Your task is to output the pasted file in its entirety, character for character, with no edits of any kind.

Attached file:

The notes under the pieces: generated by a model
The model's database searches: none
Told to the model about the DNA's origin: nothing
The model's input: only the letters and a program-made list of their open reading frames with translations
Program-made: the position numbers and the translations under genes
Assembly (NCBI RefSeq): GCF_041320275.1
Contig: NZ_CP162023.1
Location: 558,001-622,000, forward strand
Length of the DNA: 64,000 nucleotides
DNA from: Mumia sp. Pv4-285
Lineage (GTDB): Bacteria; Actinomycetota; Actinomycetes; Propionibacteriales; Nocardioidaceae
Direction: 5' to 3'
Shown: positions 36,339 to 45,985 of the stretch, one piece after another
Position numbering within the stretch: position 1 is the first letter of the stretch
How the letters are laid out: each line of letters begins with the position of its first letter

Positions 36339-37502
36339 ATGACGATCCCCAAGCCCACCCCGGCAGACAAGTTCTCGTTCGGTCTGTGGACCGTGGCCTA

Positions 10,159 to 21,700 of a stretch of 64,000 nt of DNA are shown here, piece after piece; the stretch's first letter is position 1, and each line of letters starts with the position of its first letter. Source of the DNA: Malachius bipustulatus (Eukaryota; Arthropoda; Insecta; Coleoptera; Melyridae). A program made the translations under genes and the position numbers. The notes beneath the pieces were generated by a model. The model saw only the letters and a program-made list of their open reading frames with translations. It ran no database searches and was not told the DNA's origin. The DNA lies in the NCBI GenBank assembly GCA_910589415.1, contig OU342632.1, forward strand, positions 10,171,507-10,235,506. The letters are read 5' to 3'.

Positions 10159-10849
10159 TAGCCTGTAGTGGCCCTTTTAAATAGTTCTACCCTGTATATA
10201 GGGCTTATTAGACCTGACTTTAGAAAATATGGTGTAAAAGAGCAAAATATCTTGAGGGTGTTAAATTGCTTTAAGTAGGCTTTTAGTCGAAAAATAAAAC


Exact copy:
The notes under the pieces: generated by a model
The model's database searches: none
Told to the model about the DNA's origin: nothing
The model's input: only the letters and a program-made list of their open reading frames with translations
Program-made: the position numbers and the translations under genes
Assembly (NCBI RefSeq): GCF_041320275.1
Contig: NZ_CP162023.1
Location: 558,001-622,000, forward strand
Length of the DNA: 64,000 nucleotides
DNA from: Mumia sp. Pv4-285
Lineage (GTDB): Bacteria; Actinomycetota; Actinomycetes; Propionibacteriales; Nocardioidaceae
Direction: 5' to 3'
Shown: positions 36,339 to 45,985 of the stretch, one piece after another
Position numbering within the stretch: position 1 is the first letter of the stretch
How the letters are laid out: each line of letters begins with the position of its first letter

Positions 36339-37502
36339 ATGACGATCCCCAAGCCCACCCCGGCAGACAAGTTCTCGTTCGGTCTGTGGACCGTGGCCTA

Positions 10,159 to 21,700 of a stretch of 64,000 nt of DNA are shown here, piece after piece; the stretch's first letter is position 1, and each line of letters starts with the position of its first letter. Source of the DNA: Malachius bipustulatus (Eukaryota; Arthropoda; Insecta; Coleoptera; Melyridae). A program made the translations under genes and the position numbers. The notes beneath the pieces were generated by a model. The model saw only the letters and a program-made list of their open reading frames with translations. It ran no database searches and was not told the DNA's origin. The DNA lies in the NCBI GenBank assembly GCA_910589415.1, contig OU342632.1, forward strand, positions 10,171,507-10,235,506. The letters are read 5' to 3'.

Positions 10159-10849
10159 TAGCCTGTAGTGGCCCTTTTAAATAGTTCTACCCTGTATATA
10201 GGGCTTATTAGACCTGACTTTAGAAAATATGGTGTAAAAGAGCAAAATATCTTGAGGGTGTTAAATTGCTTTAAGTAGGCTTTTAGTCGAAAAATAAAAC